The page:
The small door leads to the offices, the large door leads to the shop. My back at this time is to the corrugated steel wall. At the time I wondered why there was just one steel wall, not knowing that 40 years before there was another spot for an engine here. This section of the roundhouse has become a sort of town dump–car seats, cans of paint and tires are piled into its corners.
Connecting the Administration Building to the wards fanning out. Historical photos show cots lining this hallway when the hospital was severely overcrowded. Lit by lightning outside the grounds during a huge thunderstorm.
I wonder how polluted that water is.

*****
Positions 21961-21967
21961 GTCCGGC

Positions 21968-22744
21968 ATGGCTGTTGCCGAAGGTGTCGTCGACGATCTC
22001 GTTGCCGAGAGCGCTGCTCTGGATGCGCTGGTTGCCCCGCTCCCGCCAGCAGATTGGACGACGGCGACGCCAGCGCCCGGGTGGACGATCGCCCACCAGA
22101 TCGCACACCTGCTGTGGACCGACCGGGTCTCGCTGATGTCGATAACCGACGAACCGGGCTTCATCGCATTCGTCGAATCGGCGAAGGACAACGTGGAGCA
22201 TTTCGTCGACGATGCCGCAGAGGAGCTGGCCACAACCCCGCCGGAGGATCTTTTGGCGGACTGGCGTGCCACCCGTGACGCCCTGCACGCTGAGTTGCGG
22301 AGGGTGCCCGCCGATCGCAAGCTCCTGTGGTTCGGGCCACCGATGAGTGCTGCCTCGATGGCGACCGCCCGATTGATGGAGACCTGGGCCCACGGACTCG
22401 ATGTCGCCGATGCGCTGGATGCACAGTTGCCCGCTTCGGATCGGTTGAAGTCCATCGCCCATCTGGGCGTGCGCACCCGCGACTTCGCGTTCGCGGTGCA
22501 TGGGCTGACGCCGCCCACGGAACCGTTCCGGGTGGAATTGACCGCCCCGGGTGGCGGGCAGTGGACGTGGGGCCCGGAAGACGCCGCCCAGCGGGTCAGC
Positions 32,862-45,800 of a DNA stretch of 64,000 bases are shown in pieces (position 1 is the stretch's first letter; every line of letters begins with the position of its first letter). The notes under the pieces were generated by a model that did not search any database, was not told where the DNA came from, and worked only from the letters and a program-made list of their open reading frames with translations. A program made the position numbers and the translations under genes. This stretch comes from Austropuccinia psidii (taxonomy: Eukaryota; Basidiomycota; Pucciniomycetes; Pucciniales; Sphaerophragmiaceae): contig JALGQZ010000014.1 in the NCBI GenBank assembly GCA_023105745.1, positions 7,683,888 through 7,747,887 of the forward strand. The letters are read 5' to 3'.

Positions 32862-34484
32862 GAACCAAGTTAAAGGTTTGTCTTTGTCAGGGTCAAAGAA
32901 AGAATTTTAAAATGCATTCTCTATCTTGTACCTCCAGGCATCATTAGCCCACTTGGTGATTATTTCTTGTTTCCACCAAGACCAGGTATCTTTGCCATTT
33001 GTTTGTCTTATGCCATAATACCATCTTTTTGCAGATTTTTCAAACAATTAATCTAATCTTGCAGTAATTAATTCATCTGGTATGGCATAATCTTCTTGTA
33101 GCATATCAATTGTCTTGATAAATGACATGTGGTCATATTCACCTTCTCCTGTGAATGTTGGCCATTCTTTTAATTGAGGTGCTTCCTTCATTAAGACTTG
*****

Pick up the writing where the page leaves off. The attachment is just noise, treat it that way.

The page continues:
A decaying door of the Medical Director for the unit. Because this is from one of the outbuildings and not Administration, I doubt that this was the Medical Director of Norwich State Hospital’s office.
A steel powder keg serves as a door prop on the static-proof wood core floor. Note the ‘XXX’ marking to the left of the double door.
The sluice room was surrounded in fine grating. The company would want to finely control when the doors would be opened so the gold could be removed under supervision. No yellow bonus for the working man…
Part of the unremodeled hospital, above the Service Building, where employees would stay sometimes.
Unloading boats had the option to take on fuel at Taconite Harbor. This building, among other things, pumped fuel to the dock.